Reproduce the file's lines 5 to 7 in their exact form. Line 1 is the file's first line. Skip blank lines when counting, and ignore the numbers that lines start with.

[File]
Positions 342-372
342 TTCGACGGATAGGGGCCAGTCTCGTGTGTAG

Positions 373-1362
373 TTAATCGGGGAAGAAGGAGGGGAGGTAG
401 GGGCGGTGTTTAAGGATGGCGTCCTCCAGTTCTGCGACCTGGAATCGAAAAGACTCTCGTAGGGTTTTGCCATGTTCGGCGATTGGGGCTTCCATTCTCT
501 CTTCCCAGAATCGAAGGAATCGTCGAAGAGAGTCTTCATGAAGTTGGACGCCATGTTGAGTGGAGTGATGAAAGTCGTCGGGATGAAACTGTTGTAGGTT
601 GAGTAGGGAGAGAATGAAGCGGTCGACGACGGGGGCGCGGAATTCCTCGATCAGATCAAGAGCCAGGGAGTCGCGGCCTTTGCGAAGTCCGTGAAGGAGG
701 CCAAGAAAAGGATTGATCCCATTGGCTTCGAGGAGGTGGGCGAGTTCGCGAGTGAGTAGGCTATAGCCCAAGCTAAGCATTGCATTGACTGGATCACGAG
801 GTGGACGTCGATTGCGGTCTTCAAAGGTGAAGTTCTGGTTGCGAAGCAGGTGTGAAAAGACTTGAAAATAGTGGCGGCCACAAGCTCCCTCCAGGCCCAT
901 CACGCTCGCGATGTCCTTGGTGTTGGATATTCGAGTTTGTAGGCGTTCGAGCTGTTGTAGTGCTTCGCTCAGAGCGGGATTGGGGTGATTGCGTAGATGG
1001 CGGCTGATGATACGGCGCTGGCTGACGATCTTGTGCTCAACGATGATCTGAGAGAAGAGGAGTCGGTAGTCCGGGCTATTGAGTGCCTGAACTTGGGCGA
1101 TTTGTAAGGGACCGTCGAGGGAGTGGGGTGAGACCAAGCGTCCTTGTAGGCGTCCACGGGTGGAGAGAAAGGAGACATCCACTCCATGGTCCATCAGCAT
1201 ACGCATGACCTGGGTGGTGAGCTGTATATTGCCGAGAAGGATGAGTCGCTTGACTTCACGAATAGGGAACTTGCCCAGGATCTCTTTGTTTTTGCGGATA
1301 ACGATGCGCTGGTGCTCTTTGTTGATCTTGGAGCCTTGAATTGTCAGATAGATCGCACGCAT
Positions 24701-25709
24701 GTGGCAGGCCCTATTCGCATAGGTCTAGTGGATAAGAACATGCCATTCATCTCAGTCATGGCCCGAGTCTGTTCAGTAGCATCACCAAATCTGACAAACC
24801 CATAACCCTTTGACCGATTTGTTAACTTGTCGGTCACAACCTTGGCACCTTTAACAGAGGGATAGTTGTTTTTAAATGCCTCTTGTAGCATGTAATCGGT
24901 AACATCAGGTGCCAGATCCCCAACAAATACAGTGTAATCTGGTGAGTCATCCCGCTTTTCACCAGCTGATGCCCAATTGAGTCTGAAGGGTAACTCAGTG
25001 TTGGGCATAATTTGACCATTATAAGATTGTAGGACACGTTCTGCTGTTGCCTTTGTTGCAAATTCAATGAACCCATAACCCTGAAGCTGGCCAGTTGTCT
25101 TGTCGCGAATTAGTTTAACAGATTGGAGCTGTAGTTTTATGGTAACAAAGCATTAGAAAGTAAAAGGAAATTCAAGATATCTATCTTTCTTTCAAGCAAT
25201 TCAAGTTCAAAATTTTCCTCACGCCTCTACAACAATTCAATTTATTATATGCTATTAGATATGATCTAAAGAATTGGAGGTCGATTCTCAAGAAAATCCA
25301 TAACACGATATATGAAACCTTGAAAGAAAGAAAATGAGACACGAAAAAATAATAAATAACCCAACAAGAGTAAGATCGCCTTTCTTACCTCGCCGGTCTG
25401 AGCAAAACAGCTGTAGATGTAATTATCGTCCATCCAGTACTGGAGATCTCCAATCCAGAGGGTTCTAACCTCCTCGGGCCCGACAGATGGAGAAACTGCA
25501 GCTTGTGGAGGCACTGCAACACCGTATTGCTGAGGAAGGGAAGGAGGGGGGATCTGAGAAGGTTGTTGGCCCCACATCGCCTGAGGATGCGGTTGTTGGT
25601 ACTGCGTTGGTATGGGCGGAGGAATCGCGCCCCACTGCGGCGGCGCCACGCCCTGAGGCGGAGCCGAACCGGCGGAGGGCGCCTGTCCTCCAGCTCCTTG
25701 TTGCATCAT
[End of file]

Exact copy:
401 GGGCGGTGTTTAAGGATGGCGTCCTCCAGTTCTGCGACCTGGAATCGAAAAGACTCTCGTAGGGTTTTGCCATGTTCGGCGATTGGGGCTTCCATTCTCT
501 CTTCCCAGAATCGAAGGAATCGTCGAAGAGAGTCTTCATGAAGTTGGACGCCATGTTGAGTGGAGTGATGAAAGTCGTCGGGATGAAACTGTTGTAGGTT
601 GAGTAGGGAGAGAATGAAGCGGTCGACGACGGGGGCGCGGAATTCCTCGATCAGATCAAGAGCCAGGGAGTCGCGGCCTTTGCGAAGTCCGTGAAGGAGG